“Karen Blixen: The woman’s strength behind a male pen name”

23 September, 2014

Better known by her male pseudonym Isak Dinesen, the Danish writer Karen Blixen (1885-1962) had a fascinating life plenty of writing. Hemingway, who wasn’t good at giving compliments said he would have been happy if she would have won the Nobel Prize in literature instead of himself.

Karen Blixen had a farm in Africa where she used to grow coffee, under the Ngong hills. That’s something you probably already know thanks to the Sydney Pollack’s movie from the 80’s. She failed both romantically and personally there but her willpower made her recover and go back to her country. She started publishing her texts in the 30’s under a few different male pseudonyms.

Those were not good years for women although somehow the female aristocrats accepted Karen among them. Fortunately time gives everyone the correct place and nowadays Karen is considered as one of the most valuable and best female writers in history.

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Her memories from Africa are what she better transmitted. Maybe a little excessive romanticism or idealized (at least in the big screen), but the baroness also was an excelent storyteller, not only over paper but out loud in every social event she atended.

Everyone was fascinated with her fragile body, her turbans and he reyes on make-up with black kohl. Leyends around her also helped people to be interested in her. It was said she only ate oysters and champagne, although she made clear she only ate products that would help her body. “I’m old and I’m eating whatever I want”, she used to reply.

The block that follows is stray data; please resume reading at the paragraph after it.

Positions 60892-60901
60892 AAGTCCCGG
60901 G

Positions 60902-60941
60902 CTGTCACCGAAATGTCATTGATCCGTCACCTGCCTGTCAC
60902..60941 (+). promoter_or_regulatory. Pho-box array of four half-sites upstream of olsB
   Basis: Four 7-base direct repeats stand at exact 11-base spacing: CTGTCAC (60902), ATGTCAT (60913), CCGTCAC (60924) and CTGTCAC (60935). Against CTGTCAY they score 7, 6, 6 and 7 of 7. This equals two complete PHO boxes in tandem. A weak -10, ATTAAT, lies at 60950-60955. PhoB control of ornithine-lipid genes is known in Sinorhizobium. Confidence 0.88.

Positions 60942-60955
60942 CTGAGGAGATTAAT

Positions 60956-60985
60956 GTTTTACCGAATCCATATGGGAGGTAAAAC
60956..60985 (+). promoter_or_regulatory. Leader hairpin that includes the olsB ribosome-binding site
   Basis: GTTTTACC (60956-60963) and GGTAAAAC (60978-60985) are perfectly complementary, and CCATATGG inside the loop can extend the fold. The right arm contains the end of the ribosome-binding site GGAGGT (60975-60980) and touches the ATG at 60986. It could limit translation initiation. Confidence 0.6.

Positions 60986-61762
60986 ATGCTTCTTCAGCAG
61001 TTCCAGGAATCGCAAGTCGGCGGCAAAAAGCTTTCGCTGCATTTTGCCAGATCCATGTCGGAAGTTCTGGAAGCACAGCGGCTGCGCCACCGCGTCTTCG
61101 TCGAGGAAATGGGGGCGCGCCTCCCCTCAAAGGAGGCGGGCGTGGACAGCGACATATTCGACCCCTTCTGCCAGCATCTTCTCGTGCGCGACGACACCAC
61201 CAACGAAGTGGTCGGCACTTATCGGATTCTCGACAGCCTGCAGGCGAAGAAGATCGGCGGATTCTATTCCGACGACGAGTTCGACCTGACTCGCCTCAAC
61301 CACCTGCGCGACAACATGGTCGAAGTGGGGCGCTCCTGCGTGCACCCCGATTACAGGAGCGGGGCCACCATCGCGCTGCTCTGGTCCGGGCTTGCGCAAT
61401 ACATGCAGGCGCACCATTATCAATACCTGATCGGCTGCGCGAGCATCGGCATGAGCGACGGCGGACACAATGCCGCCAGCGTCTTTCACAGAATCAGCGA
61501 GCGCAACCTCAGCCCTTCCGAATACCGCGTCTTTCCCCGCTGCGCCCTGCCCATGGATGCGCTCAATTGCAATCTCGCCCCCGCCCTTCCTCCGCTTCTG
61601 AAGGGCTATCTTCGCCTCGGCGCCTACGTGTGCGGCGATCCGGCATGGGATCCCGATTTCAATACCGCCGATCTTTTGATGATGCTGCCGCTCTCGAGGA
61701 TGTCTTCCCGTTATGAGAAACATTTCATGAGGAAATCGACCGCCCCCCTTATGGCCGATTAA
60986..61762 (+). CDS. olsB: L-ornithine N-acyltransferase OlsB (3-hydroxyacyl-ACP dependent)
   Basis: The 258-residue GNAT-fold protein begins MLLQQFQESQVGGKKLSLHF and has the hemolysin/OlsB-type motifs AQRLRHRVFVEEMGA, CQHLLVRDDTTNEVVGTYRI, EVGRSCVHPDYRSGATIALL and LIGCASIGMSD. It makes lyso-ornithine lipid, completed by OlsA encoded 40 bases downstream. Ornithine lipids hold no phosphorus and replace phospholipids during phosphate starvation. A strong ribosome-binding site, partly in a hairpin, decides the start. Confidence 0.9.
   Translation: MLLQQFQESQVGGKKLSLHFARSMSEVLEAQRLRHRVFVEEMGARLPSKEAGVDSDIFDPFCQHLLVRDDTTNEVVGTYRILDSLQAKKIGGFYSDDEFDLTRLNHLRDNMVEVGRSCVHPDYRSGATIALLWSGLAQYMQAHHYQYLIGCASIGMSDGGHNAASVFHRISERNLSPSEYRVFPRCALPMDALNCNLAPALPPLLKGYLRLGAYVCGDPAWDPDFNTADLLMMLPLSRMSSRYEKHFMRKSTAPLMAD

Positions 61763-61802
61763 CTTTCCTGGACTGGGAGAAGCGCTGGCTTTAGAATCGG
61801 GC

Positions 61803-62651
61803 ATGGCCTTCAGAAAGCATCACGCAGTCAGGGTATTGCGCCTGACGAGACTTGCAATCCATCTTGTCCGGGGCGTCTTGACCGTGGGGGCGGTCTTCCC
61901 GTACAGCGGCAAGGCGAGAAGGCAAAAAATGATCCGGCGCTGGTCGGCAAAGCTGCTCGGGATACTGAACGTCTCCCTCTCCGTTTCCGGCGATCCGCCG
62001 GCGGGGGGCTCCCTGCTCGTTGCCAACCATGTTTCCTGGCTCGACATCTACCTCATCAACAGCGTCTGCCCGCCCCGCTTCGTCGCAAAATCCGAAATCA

Ill with syphilis since she got married with the baron Bror Blixe-Finecke, she couldn’t have children and her life was her imagination and the literatura. She was a huge Shakespeare’s lover, so much that she confessed her favourite book was One Thousand and One Nights. As a very good dreamer, she always kept the dream of coming back to Nairobi. The II World War cut that wish short.


The strength of her spirit probably lives in her lack of love: her marriage was broken soon and her intense relationship with Denys Finch Hatton (Brittish) had a terrible end when he die don a flight accident.

Karen Blixen’s style is not similar to any of her contemporaries’, maybe because her Scandinavian origins were shaped by her life in Africa. The weight of the past is one of the keys to understand both her personal and professional life.

Her very interesting mailing, published a few years ago, has letters to her loyal servant back in Kenya. She told him on those words how much she would’ve liked coming back to her house only to talk to him about old times, those times when she had a farm far far away…


@Esther Ginés




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